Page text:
Charles Penrose (Royal Navy officer)

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Sir Charles Penrose
Born 20 June 1759
Penryn, Cornwall
Died 1 January 1830
Lostwithiel, Cornwall
Allegiance United Kingdom United Kingdom
Service/branch Naval Ensign of the United Kingdom.svg Royal Navy
Rank Vice-Admiral
Commands held HMS Lynx
HMS Cleopatra
HMS Resolution
HMS Sans Pareil
HMS Carnatic
Mediterranean Fleet
Battles/wars Fourth Anglo-Dutch War
French Revolutionary Wars
Napoleonic Wars
Awards Knight Commander of the Order of the Bath
Knight Commander of the Order of St Michael and St George

Vice-Admiral Sir Charles Vinicombe Penrose KCB KCMG (20 June 1759 – 1 January 1830) was a Royal Navy officer who went on to be Commander-in-Chief, Mediterranean Fleet.

Naval career[edit]

Penrose joined the Royal Navy in 1775.[1] He took part in the Battle of Dogger Bank in 1781[1] and the capture of Martinique in 1793.[1] In 1794 he became Commander in HMS Lynx.[1] He later commanded HMS Cleopatra, HMS Resolution, HMS Sans Pareil and HMS Carnatic.[1]

During 1813 he commanded a small squadron operating off northern Spain and south-western France[1] with his flag in HMS Porcupine.[2] He coordinated naval support for the crossing of the Adour River in early 1814 that allowed the Anglo-Portuguese Army to isolate and invest Bayonne.[3] He went on to be become Commander-in-Chief, Mediterranean Fleet in Autumn 1814.[1] He remained in this role until May 1815 when Viscount Exmouth reclaimed his former position again.[1] Penrose then accepted the position of Second-in-Command under Exmouth but was appointed overall Commander-in-Chief, Mediterranean Fleet again in May 1816.[1] He retired in 1819.[1]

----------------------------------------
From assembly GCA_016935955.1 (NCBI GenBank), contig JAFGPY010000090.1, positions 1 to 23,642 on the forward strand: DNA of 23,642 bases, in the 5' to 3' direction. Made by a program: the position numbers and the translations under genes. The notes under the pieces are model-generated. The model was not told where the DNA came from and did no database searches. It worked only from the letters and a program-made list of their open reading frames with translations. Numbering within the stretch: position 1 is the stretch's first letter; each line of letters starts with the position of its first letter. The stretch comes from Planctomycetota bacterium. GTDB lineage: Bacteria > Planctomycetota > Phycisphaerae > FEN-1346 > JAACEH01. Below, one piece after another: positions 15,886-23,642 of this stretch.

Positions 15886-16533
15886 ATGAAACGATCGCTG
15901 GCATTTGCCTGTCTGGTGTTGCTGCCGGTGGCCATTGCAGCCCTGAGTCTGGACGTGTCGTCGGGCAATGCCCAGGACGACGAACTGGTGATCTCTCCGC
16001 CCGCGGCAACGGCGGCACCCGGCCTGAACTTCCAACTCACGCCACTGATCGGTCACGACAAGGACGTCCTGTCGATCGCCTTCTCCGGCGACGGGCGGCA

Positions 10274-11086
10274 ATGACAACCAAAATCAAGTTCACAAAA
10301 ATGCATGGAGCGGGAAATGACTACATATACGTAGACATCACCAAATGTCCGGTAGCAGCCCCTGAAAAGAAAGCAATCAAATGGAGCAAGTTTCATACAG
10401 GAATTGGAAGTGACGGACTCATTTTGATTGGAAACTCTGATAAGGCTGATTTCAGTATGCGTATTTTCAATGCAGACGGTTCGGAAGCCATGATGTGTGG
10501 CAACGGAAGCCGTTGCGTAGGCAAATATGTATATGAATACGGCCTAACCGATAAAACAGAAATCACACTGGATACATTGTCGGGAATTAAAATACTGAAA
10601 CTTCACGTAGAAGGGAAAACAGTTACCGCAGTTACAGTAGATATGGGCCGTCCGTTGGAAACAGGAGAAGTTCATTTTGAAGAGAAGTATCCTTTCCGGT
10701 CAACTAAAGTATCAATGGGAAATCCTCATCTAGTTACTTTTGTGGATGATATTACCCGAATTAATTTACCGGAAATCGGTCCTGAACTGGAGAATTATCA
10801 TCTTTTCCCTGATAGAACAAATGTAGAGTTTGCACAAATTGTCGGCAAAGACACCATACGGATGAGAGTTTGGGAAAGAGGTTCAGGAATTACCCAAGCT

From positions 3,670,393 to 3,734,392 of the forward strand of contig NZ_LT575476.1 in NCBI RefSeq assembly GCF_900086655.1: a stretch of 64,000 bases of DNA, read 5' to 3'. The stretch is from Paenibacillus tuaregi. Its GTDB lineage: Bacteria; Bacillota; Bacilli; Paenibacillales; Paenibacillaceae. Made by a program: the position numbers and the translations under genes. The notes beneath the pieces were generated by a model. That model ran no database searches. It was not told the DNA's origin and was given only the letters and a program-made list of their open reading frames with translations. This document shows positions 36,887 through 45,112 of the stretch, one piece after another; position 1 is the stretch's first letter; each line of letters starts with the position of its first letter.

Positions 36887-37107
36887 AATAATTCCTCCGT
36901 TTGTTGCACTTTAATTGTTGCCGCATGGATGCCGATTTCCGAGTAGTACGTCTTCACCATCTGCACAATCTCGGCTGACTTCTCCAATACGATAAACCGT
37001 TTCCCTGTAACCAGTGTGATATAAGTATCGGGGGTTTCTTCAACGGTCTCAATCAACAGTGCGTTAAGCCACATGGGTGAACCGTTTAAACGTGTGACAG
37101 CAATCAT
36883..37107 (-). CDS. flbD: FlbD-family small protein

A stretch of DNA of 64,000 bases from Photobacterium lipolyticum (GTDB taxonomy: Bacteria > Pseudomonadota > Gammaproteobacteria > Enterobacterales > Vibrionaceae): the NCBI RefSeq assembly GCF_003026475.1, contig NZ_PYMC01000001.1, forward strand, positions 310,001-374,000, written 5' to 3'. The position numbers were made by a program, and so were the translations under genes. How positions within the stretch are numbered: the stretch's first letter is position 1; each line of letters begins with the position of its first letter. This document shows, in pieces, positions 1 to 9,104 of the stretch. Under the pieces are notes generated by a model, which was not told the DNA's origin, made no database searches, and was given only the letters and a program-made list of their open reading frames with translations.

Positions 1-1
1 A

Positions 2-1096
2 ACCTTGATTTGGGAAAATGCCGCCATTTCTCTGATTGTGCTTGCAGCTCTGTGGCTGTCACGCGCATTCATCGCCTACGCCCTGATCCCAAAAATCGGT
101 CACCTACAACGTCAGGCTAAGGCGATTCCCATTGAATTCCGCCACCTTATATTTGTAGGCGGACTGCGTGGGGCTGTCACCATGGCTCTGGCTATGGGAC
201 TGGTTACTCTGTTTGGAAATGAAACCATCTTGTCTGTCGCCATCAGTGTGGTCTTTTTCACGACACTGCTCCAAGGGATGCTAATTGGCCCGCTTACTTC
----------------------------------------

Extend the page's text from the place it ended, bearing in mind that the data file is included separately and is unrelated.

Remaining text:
In 1787 he married Elizabeth Trevenen; they had three daughters.[1]


  1. ^ a b c d e f g h i j k Sir Charles Penrose at Oxford Dictionary of National Biography
  2. ^ Winfield (2008), p. 236.
  3. ^ Nauticus, p. 95


  • Nauticus (1943). "Sir Charles Vinicombe Penrose". Mariner's Mirror (Cambridge, UK: Society for Nautical Research) 29 (April): 92–99. 
  • Winfield, Rif. British Warships in the Age of Sail, 1793-1817: Design, Construction, Careers and Fates. Seaforth Publishing, 2nd edition, 2008. ISBN 978-1-84415-717-4.
Military offices
Preceded by
Sir Edward Pellew
Commander-in-Chief, Mediterranean Fleet
Succeeded by
Viscount Exmouth
Preceded by
Viscount Exmouth
Commander-in-Chief, Mediterranean Fleet
Succeeded by
Sir Thomas Fremantle